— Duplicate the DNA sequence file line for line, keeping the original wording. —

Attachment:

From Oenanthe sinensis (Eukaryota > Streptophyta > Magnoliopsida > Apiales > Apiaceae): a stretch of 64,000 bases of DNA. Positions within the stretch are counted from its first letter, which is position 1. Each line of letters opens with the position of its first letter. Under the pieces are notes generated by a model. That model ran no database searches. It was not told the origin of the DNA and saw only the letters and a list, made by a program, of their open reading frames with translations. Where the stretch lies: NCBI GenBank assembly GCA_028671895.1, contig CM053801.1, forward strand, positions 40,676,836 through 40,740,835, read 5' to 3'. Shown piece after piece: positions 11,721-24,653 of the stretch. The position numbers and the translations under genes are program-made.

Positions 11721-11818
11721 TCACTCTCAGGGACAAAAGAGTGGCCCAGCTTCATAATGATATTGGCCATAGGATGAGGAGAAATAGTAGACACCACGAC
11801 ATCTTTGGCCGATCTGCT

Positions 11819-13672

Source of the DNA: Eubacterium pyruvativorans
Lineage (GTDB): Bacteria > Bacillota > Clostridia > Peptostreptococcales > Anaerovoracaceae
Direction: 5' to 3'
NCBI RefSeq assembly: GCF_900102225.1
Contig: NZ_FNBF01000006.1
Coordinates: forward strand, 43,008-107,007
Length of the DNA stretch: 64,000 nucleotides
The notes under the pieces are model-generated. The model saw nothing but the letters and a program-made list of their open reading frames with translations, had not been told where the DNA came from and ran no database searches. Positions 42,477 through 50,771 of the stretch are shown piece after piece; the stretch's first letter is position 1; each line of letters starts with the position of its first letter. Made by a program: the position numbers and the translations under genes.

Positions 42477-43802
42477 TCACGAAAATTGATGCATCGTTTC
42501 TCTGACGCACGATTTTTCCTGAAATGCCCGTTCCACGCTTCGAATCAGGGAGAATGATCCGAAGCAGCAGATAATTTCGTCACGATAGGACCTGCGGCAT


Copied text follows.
From Oenanthe sinensis (Eukaryota > Streptophyta > Magnoliopsida > Apiales > Apiaceae): a stretch of 64,000 bases of DNA. Positions within the stretch are counted from its first letter, which is position 1. Each line of letters opens with the position of its first letter. Under the pieces are notes generated by a model. That model ran no database searches. It was not told the origin of the DNA and saw only the letters and a list, made by a program, of their open reading frames with translations. Where the stretch lies: NCBI GenBank assembly GCA_028671895.1, contig CM053801.1, forward strand, positions 40,676,836 through 40,740,835, read 5' to 3'. Shown piece after piece: positions 11,721-24,653 of the stretch. The position numbers and the translations under genes are program-made.

Positions 11721-11818
11721 TCACTCTCAGGGACAAAAGAGTGGCCCAGCTTCATAATGATATTGGCCATAGGATGAGGAGAAATAGTAGACACCACGAC
11801 ATCTTTGGCCGATCTGCT

Positions 11819-13672

Source of the DNA: Eubacterium pyruvativorans
Lineage (GTDB): Bacteria > Bacillota > Clostridia > Peptostreptococcales > Anaerovoracaceae
Direction: 5' to 3'
NCBI RefSeq assembly: GCF_900102225.1
Contig: NZ_FNBF01000006.1
Coordinates: forward strand, 43,008-107,007
Length of the DNA stretch: 64,000 nucleotides
The notes under the pieces are model-generated. The model saw nothing but the letters and a program-made list of their open reading frames with translations, had not been told where the DNA came from and ran no database searches. Positions 42,477 through 50,771 of the stretch are shown piece after piece; the stretch's first letter is position 1; each line of letters starts with the position of its first letter. Made by a program: the position numbers and the translations under genes.

Positions 42477-43802
42477 TCACGAAAATTGATGCATCGTTTC
42501 TCTGACGCACGATTTTTCCTGAAATGCCCGTTCCACGCTTCGAATCAGGGAGAATGATCCGAAGCAGCAGATAATTTCGTCACGATAGGACCTGCGGCAT